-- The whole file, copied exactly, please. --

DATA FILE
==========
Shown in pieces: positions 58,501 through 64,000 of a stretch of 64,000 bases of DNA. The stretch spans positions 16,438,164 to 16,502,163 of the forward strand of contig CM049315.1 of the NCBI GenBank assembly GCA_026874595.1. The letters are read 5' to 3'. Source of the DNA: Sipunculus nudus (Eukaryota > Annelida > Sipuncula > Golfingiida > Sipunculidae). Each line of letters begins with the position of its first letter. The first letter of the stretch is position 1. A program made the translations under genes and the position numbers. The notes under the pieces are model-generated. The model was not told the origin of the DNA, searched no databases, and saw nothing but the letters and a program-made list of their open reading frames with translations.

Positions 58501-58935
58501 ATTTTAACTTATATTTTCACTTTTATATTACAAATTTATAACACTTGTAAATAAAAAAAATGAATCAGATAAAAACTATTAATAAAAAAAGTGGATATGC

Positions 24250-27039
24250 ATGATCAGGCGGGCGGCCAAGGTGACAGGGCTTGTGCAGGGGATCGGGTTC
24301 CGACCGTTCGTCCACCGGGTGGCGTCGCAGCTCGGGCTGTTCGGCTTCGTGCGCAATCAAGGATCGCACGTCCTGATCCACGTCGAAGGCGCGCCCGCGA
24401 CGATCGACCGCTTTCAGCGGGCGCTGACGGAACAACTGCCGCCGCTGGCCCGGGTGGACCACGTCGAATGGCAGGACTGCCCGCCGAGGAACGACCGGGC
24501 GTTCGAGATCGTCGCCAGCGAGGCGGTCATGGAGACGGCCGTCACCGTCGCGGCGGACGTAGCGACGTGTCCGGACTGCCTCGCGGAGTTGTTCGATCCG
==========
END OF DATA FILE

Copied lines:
Shown in pieces: positions 58,501 through 64,000 of a stretch of 64,000 bases of DNA. The stretch spans positions 16,438,164 to 16,502,163 of the forward strand of contig CM049315.1 of the NCBI GenBank assembly GCA_026874595.1. The letters are read 5' to 3'. Source of the DNA: Sipunculus nudus (Eukaryota > Annelida > Sipuncula > Golfingiida > Sipunculidae). Each line of letters begins with the position of its first letter. The first letter of the stretch is position 1. A program made the translations under genes and the position numbers. The notes under the pieces are model-generated. The model was not told the origin of the DNA, searched no databases, and saw nothing but the letters and a program-made list of their open reading frames with translations.

Positions 58501-58935
58501 ATTTTAACTTATATTTTCACTTTTATATTACAAATTTATAACACTTGTAAATAAAAAAAATGAATCAGATAAAAACTATTAATAAAAAAAGTGGATATGC

Positions 24250-27039
24250 ATGATCAGGCGGGCGGCCAAGGTGACAGGGCTTGTGCAGGGGATCGGGTTC
24301 CGACCGTTCGTCCACCGGGTGGCGTCGCAGCTCGGGCTGTTCGGCTTCGTGCGCAATCAAGGATCGCACGTCCTGATCCACGTCGAAGGCGCGCCCGCGA
24401 CGATCGACCGCTTTCAGCGGGCGCTGACGGAACAACTGCCGCCGCTGGCCCGGGTGGACCACGTCGAATGGCAGGACTGCCCGCCGAGGAACGACCGGGC
24501 GTTCGAGATCGTCGCCAGCGAGGCGGTCATGGAGACGGCCGTCACCGTCGCGGCGGACGTAGCGACGTGTCCGGACTGCCTCGCGGAGTTGTTCGATCCG